It was Andy Cole’s first return to St James’ Park since his surprise departure 14 months earlier in a £7 million transfer to Manchester United but he and Eric Cantona barely got a look-in during a first half completely dominated by the hosts. Unfortunately for Kevin Keegan’s side, Peter Schmeichel was saving his best form for this match.

Twice in the opening five minutes, Schmeichel show his uncompromising attitude to the game by denying Newcastle star striker and top scorer Les Ferdinand. He had no chance though with a Philippe Albert free-kick. The Belgian defender was desperately unlucky to see his effort crash off the crossbar. From the rebound, Ferdinand hoisted the ball over the top. The Newcastle faithful might have been beginning to get the feeling that this wasn’t going to be their night.

Six minutes into the second half, Manchester United struck the significant blow in clinical fashion. Cole was involved in the build-up, evading challenges on the edge of the penalty area. Phil Neville produced a delightful cross to the back post, where an unmarked Cantona arrived. He hit his shot into the ground and there was enough power on it to spin past Pavel Srnicek’s dive. The celebrations from Cantona’s teammates indicated what a big goal this was.

Newcastle had 61% possession in total and 16 attempts on goal but simply couldn’t find a way through. This was their first home defeat of the season and it trimmed their advantage down to just a single point, but with a game in hand. After this result, Manchester United were made favourites by the bookies’ to win the title for the first time since the 1995-1996 season began.

Ferguson’s side grew even stronger after this result. They dropped just five more points in their remaining matches and eventually won their third Premier League title by four points. This was the night where the destiny of the 1995-1996 championship swayed in favour of Manchester United.

Memorable Matches: Arsenal 3-4 Liverpool FC (August 2016)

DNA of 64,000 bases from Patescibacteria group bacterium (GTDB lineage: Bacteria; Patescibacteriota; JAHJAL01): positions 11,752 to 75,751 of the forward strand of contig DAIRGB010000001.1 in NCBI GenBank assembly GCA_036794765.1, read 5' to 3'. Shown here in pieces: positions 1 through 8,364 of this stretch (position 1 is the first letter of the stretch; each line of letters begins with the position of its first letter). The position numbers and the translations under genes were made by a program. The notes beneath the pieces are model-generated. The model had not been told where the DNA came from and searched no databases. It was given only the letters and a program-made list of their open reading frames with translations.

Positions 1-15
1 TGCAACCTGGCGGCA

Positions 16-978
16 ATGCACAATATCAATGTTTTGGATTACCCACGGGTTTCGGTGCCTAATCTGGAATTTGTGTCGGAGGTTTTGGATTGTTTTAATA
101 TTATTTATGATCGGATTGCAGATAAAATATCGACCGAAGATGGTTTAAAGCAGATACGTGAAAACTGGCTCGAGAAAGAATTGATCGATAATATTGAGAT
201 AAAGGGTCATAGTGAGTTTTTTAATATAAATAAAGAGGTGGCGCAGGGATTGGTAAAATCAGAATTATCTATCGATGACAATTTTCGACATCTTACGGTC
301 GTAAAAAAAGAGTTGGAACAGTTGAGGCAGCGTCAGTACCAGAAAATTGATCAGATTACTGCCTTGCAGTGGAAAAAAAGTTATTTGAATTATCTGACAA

Goalscorers: Theo Walcott 31, Philippe Coutinho 45, 56, Adam Lallana 49, Sadio Mane 63, Alex Oxlade-Chamberlain 64, Calum Chambers 75

Teams:

Arsenal: Petr Cech, Nacho Monreal, Calum Chambers, Rob Holding, Hector Bellerin, Mohamed Elneny (Granit Xhaka 67), Francis Coquelin, Aaron Ramsey (Santi Cazorla 61), Alex Iwobi (Alex Oxlade-Chamberlain 59), Theo Walcott, Alexis Sanchez

Liverpool FC: Simon Mignolet, Alberto Moreno, Ragnar Klavan, Dejan Lovren, Nathaniel Clyne, Jordan Henderson, Georginio Wijnaldum (Kevin Stewart 88), Adam Lallana (Divock Origi 76), Philippe Coutinho (Emre Can 70), Roberto Firmino, Sadio Mane

Referee: Michael Oliver, Attendance: 60,033

The opening weekend of the 2016-2017 campaign paired two of the heavyweights of English football against one another. Both Arsenal and Liverpool FC have enjoyed glory times down the years and they put on a real treat for the fans. A seven-goal thriller at the Emirates Stadium went the visitors’ way.

Arsenal manager Arsene Wenger had concerns about players who featured in the closing games of the 2016 European Championships. Olivier Giroud and Laurent Koscielny were left out of the squad as they were declared to be lacking match fitness, whilst Aaron Ramsey started but struggled and limped out injured in the 61st minute. By contrast, Jurgen Klopp had a relatively fresh squad available to him. Only Daniel Sturridge was missing through injury.

It was a slow-burner in the first 30 minutes with both sides slightly cautious in showing their attacking intentions. The game then flickered into life when Alberto Moreno’s clumsy challenge on Theo Walcott saw referee Michael Oliver point to the penalty spot. However, Walcott couldn’t convert. His spot-kick was saved by Simon Mignolet. It was the seventh penalty in Premier League history to be missed in a fixture between these two sides.